Update 05-29-17 – cold frames are a definite, long lasting success! We have tomatoes and peppers, cukes, pumpkins and a mini salad garden that we’ve been harvesting from for weeks now…. and they are all cold hardened already!

This has been a great first foray into lengthening our grow season, and we’re excited to do this for many years to come. It was great not having to transform a room or closet into a plant nursery for once…. Still lots more to go tho, so until then, have a wicked good day!

Weekend Warriors – Month of March/First Week of April.

(To catch up go here, here, here, and here)

For the last month, I haven’t really been much of a help in the shed renovation. Since mrgillis and I got all the demolition done, our handyguy charlie and the hubby have been in charge while I’ve stayed nice and clean and out of it. I kinda “joked” about how maybe he should do a guest blog, but that isn’t happening. The most I get is him sitting beside me and telling me how it happened. This wont take long, MrGillis is not the most talkative dude around.

So, the big deal news is, the floor has been jacked, leveled and major support has been redone so that the water damage, rot and missing pieces of floor are no more.

Now we have a new nice level floor. With neat support systems like beams and sills and support trees.

We also decided to close back up the “window” that a previous tenant had cut into the wall in between the kitchen and front area. This is because when they cut the “window” they cut thru 3 wall studs that were part of a major load baring wall. It is the number two factor creating the dip in the roof.

So that wall has come down completely and since been rebuilt as a skeleton.

We’ve gotten so far on this place, its almost crazy to be talking about where we’re going to be putting kitchen/bathroom and pantry walls back up, but we are THISCLOSE. All we need to do now is tear down the ceiling, but we are waiting on masks for that. I’m thinking of getting us some ponchos as well.
It was a crazy, intense whirlwind of a month and I’m not sorry to see it go. Spring has officially arrived in my corner of Downeast Maine and the snow is receding fast. We’ve been able to spend time outdoors almost every day for the last week and our daughter is LOVING every second of it. And, quite frankly, so are we.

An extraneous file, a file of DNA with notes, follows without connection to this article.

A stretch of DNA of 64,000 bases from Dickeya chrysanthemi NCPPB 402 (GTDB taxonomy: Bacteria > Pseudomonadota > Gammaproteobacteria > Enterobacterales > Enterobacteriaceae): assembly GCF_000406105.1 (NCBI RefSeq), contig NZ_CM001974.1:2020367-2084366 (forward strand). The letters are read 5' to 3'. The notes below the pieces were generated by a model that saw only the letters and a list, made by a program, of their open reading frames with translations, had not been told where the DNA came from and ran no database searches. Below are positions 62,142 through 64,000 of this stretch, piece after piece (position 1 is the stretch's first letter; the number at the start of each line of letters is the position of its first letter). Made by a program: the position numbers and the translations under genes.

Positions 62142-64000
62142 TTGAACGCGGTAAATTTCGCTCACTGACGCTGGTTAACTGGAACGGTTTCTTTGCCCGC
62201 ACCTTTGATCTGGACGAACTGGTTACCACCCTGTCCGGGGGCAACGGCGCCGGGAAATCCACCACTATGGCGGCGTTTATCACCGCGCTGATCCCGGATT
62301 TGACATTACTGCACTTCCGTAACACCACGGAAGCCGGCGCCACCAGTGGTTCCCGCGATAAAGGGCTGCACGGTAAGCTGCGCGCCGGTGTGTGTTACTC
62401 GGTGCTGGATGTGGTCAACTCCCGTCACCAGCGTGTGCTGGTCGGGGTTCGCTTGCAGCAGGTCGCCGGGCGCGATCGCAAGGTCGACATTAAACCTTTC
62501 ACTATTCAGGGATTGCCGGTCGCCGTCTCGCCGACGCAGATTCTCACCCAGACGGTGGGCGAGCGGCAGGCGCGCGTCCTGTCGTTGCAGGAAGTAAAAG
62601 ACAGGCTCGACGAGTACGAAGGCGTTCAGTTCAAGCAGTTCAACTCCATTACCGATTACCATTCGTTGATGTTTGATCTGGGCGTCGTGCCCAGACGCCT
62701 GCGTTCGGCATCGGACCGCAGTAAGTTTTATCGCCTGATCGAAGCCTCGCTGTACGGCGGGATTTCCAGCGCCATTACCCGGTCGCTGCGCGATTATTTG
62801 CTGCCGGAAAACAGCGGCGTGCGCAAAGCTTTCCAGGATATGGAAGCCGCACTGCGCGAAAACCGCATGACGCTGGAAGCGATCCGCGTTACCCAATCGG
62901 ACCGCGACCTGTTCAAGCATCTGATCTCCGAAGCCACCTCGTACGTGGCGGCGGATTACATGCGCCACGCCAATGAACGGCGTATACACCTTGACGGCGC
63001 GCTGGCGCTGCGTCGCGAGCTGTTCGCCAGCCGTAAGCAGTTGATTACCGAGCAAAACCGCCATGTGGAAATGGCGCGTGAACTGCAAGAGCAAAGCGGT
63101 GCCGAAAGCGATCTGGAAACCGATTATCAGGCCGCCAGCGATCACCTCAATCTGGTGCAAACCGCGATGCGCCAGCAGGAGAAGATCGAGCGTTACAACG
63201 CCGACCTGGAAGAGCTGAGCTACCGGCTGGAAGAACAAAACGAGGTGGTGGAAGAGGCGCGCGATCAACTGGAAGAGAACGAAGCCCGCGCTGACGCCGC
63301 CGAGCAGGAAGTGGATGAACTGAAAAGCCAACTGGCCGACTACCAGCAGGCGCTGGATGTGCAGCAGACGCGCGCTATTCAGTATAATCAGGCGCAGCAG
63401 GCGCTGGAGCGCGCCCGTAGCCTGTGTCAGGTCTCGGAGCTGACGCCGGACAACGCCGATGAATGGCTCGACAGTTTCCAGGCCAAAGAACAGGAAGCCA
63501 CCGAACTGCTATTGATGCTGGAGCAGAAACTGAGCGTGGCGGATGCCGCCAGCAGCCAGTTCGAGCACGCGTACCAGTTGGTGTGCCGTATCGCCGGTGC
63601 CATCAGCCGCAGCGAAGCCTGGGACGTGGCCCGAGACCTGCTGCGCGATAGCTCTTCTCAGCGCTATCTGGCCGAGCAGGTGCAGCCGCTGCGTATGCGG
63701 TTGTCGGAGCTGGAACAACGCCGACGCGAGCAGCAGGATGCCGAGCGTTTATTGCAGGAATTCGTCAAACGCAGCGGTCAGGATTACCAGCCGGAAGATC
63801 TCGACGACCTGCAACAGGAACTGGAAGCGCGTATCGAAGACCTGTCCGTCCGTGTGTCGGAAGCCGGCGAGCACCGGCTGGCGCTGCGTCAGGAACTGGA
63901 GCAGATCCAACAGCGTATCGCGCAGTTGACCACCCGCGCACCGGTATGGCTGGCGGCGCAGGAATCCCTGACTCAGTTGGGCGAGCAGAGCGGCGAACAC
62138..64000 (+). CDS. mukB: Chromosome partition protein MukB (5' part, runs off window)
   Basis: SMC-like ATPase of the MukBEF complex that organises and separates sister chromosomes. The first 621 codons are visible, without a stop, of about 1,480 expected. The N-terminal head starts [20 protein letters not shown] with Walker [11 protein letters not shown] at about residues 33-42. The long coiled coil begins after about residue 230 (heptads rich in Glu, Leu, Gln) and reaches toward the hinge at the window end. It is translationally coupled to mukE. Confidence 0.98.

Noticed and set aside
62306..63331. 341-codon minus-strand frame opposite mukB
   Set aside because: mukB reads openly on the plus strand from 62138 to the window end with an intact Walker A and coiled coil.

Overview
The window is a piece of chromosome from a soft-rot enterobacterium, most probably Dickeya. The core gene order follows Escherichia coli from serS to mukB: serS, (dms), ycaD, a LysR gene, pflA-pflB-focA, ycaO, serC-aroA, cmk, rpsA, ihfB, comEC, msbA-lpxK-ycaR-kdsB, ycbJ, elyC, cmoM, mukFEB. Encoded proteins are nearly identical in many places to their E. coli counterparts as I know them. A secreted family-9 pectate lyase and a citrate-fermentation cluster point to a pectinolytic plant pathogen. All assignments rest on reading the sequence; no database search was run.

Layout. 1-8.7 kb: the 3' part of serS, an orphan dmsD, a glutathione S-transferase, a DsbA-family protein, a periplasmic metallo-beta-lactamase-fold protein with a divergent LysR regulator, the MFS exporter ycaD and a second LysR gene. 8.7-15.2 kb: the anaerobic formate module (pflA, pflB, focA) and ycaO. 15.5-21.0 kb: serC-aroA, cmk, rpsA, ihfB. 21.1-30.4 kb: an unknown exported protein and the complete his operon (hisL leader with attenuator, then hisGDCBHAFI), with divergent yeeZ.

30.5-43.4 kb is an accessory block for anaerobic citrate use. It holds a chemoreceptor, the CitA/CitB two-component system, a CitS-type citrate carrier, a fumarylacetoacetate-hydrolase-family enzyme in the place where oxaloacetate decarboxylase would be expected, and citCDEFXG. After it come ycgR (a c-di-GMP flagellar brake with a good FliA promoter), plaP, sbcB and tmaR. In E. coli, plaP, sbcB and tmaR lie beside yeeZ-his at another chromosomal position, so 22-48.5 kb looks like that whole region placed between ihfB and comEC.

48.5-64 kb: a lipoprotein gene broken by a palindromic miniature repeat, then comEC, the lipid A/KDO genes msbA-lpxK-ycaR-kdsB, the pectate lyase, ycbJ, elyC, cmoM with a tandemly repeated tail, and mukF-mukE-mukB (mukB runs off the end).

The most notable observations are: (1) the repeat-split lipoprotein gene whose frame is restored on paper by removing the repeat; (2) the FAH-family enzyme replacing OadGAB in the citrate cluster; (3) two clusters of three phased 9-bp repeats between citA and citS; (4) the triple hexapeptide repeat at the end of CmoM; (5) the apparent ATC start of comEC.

We have a lot of projects coming up, one of which we are doing today to be blogged about tomorrow, so stay tuned!

And until then, have a wicked good day.

 

The Aftermath- how we are making our chickens safe again.

When tragedy strikes on the homestead, you don’t really get the option to just give up. You still have animals relying on you for their everyday needs. After we lost 10 of our 16 chickens to a bobcat this last friday morning, we knew we needed to make a some big changes in order to protect our survivors and all other future livestock. So we came up with a 5 point plan, a few of which we’ve already started.

1. We have already called the game warden to become aware of our rights in protecting our livestock- First and foremost we have to prove knowledge of what animal we are dealing with. If it was a bobcat, we’re free and clear to shoot to kill if we have to. If its a lynx, we’re looking at trapping and rehoming somewhere VERY far away. This leads directly to-

2. Setting up cameras and motion detector lights to monitor and record all activity. Also, possibly going a bit overboard and buying a new 32 inch tv to watch monitors at all times. And hooking the cameras to our iphone to watch when away as well. BUT we’ve already caught a fox and possibly the bobcat both sniffing around again. It was at night while we were asleep, and the girls were locked up, but STILL.

3. Clean .22 rifle, bb rifle and air rifles- buy ammunition and have mrgillis teach me how to shoot – this is mostly for trying to scare the damn things away first. But if that should fail, we have to protect our animal family. Also, make sure said guns are in safe place, but easily accessible. We have a wall mounted rack on its way.